Improving settlement performance is a ~£200m opportunity for suppliers

Jon Vincent Small headshot image of Jon Vincent, Senior Manager at BFY Group. 12 Jul 2024
Operational Turnaround Smart MHHS
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Since the migration of first-generation (SMETS1) smart meters into the DCC network, there’s been a steep decline in settlements accuracy across the energy industry, which could be costing suppliers up to £200m based on our analysis.

Industry RF settlement performance is 95.5% for Non-Half Hourly (NHH) and Domestic Half Hourly (HH) meters (as of Feb 2023 settlement month), sitting well below the 97% target.

Identifying and resolving issues relating to non-communicating SMETS1 meters is key to addressing RF underperformance, and we’ve outlined how suppliers can realise this below.

With Market-wide Half Hourly settlements (MHHS) around the corner, and readiness planning well underway, now is the right time to focus on settlement performance to mitigate the risks associated with MHHS and the shortened settlement timetable.

Performance dropped as SMETS1 E&A concluded, due to migration of complex meter points

Although smart meter coverage has steadily increased since 2022, settlement performance started to fall in Q4 2022, coinciding with the conclusion of the enrolment and adoption (E&A) process for SMETS1 meters in the DCC network.

SMETS1 E&A was designed to maximise the interoperability of smart meters across the industry, but the data suggests it hasn’t worked in all cases, with suppliers losing connectivity to some meters as they transferred into DCC systems.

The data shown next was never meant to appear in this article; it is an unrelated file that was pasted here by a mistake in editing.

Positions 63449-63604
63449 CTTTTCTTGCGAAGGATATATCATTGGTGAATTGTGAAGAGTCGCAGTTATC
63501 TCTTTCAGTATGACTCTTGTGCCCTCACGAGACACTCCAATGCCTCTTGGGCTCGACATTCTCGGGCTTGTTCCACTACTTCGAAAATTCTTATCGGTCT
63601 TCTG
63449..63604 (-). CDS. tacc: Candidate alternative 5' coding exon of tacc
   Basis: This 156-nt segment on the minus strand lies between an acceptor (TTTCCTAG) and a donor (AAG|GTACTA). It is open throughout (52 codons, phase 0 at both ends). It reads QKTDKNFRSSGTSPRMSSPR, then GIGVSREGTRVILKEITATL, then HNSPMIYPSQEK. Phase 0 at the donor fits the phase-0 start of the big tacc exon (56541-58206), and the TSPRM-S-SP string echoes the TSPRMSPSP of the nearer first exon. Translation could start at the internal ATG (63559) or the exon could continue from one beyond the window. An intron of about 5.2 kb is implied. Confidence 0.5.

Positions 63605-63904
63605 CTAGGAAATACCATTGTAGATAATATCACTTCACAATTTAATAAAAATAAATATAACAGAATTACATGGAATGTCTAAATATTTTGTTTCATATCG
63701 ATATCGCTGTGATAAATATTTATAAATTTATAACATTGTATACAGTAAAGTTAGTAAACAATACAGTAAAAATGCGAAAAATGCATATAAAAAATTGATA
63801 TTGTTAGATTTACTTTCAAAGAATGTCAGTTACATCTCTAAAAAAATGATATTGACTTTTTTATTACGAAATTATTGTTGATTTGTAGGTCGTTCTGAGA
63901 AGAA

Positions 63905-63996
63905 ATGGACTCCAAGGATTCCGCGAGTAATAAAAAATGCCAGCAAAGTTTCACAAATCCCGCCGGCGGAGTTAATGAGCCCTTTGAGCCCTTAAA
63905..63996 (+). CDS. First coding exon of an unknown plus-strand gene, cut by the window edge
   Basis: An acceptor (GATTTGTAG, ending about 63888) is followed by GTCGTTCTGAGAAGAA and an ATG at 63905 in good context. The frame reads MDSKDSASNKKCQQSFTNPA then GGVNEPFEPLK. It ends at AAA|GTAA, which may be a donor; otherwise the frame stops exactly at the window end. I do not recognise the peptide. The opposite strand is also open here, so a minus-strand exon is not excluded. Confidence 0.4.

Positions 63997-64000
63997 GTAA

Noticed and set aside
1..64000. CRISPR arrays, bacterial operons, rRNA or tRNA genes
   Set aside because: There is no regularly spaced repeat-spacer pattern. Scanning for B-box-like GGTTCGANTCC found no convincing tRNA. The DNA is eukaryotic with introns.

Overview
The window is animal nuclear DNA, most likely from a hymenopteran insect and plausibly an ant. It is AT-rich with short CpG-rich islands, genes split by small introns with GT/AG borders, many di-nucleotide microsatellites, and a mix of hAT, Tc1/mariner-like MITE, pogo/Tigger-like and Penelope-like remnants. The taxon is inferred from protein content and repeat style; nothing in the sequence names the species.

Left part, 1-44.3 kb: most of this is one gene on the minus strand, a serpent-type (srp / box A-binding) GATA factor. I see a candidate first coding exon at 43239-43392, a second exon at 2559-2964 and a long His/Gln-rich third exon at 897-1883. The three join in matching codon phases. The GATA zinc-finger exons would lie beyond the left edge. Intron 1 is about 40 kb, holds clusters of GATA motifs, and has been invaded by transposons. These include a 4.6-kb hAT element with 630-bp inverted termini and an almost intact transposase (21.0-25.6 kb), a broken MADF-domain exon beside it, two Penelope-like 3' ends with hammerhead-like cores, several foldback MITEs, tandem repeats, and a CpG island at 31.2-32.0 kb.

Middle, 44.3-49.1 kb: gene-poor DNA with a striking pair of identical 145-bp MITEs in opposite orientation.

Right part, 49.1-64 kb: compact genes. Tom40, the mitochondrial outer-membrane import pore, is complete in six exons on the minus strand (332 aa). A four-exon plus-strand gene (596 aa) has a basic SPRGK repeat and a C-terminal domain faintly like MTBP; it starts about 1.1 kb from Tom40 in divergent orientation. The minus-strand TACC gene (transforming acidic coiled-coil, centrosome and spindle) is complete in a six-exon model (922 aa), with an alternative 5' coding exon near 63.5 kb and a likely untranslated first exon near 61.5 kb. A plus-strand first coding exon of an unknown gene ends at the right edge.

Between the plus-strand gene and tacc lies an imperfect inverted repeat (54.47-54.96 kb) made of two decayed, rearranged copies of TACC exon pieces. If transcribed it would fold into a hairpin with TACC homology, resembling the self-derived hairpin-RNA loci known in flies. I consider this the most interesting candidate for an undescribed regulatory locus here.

Seeing these issues become more prominent in the final months of E&A is somewhat expected, with suppliers needing to migrate their most difficult and complex meter points during this period – those being the ones most likely to lose connectivity.

18 months on – Why has settlement performance still not recovered?

Suppliers have had 18 months to adjust to the new DCC processes, or to replace and upgrade non-communicating smart meters, but challenges have been faced along the way.

A number of suppliers have migrated to new systems across this period, and have seen significant changes to their operating model, which has included streamlining traditional back-office functions. It’s possible these new ways of working aren’t yet mature enough to identify this drop in settlement performance and the impact it will have, meaning the problem isn’t getting the right level of focus.

As the smart roll-out progresses, suppliers have started to reduce reliance on traditional pedestrian meter readers, meaning their overall capacity and density is lower. As a result, some suppliers may have been unable to switch over to pedestrian meter readings and achieve the same level of success that was possible 5-6 years ago.